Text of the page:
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*To*: tesla@xxxxxxxxxx*Subject*: Re: Newbie Question*From*: "Tesla list" <tesla@xxxxxxxxxx>*Date*: Sun, 05 Feb 2006 08:14:56 -0700*Delivered-to*: testla@xxxxxxxxxx*Delivered-to*: tesla@xxxxxxxxxx*Old-return-path*: <vardan01@xxxxxxxxxxxxxxxxxxxxxxx>*Resent-date*: Sun, 5 Feb 2006 14:33:27 -0700 (MST)*Resent-from*: tesla@xxxxxxxxxx*Resent-message-id*: <vuTGc_MJXcK.A.KVG.n8m5DB@chip1>*Resent-sender*: tesla-request@xxxxxxxxxx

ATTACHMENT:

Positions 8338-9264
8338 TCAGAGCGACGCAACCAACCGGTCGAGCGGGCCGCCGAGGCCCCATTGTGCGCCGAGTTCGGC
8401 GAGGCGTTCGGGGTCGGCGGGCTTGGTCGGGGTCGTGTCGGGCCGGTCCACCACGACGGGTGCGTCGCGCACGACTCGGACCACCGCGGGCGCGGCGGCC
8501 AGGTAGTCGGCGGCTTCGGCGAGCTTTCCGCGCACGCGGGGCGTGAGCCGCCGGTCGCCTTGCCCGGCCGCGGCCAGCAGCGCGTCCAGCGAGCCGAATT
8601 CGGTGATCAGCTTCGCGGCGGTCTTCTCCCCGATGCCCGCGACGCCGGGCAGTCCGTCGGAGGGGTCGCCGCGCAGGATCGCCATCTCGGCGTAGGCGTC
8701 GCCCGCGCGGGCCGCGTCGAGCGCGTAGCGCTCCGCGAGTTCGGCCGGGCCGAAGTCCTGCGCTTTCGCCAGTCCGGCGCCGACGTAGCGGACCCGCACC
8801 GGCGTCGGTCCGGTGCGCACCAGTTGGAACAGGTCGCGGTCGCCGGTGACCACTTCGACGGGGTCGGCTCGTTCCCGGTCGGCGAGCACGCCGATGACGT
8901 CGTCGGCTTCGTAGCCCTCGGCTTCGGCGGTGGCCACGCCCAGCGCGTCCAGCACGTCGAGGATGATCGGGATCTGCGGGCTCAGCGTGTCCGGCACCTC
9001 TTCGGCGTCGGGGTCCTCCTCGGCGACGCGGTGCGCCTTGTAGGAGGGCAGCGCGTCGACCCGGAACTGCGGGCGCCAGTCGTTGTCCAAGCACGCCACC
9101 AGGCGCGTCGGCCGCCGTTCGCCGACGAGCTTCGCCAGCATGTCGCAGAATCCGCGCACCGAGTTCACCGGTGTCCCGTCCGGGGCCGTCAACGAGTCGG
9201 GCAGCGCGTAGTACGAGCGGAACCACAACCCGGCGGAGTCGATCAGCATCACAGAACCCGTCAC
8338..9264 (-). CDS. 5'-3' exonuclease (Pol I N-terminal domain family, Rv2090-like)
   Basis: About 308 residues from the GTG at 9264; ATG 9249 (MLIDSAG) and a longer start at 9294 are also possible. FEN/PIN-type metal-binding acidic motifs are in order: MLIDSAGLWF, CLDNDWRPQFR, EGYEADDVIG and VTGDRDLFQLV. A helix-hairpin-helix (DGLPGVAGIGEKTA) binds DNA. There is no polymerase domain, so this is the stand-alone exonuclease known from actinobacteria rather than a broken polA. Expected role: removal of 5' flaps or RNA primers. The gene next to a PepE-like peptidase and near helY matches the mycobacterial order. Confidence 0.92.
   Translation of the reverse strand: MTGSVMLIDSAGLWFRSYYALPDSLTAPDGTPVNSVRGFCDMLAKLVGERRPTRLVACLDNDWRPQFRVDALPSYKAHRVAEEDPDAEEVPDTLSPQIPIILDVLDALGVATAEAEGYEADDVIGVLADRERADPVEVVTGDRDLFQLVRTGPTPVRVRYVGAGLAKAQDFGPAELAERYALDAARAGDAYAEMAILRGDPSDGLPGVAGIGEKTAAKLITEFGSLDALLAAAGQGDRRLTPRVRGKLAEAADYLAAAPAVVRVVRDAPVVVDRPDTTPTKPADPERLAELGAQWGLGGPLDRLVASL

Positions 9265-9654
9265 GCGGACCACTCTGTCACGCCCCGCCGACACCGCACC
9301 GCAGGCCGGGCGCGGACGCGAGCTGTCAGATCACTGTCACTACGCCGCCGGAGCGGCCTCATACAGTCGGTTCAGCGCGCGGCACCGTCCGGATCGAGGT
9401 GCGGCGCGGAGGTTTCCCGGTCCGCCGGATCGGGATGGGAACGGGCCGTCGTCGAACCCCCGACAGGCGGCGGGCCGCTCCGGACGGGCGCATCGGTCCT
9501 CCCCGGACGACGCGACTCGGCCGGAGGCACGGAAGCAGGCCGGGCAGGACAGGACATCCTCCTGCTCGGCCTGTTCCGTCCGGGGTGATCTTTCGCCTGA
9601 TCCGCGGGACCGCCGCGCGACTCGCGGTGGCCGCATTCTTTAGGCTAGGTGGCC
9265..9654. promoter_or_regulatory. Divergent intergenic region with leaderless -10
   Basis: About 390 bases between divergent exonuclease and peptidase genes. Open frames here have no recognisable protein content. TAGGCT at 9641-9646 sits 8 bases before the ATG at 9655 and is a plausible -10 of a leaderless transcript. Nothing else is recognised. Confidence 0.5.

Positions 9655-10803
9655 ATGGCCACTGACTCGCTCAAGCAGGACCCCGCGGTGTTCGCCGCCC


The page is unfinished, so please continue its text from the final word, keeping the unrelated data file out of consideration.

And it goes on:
Original poster: Jared E Dwarshuis <jdwarshui@xxxxxxxxx> Hi Jay, sorry about the delay in responding, I got caught up in building a ballast for a pole pig...... A quarter wave has a current node by the primary and a voltage node at the very top. A half wave has a current node in the center of the coil with voltage nodes of opposite polarity at each end. An easy way to build a half wave is to wrap 10 lb of 22 gauge on a 10 inch cardboard concrete form. The frequency to drive the tank circuit is simply the speed of light divided by twice the wire length used. (it should be very close to 96,000hz ) To calculate the total top end capacitance measure from the center of the coil to the end and use 45.07 pf per meter height (roughly 30.4pf) and subtract Medhurst self capacitance from the region (about 14pf) This gives us a total top end capacitance of 16.4 pf. Then we know that each capacitor must total 8.2pf. ( a six inch sphere for each side will work nicely, and you can use 3/8 inch copper tube for routing the spheres) A 27 inch to 30 inch diameter solenoid primary will work well ( I prefer 30 inch ) An NST system with a forced air gap is the easiest and cheapest rout for a tank circuit. But solid state would be the first choice if portability was the main concern. Sincerely: Jared Dwarshuis

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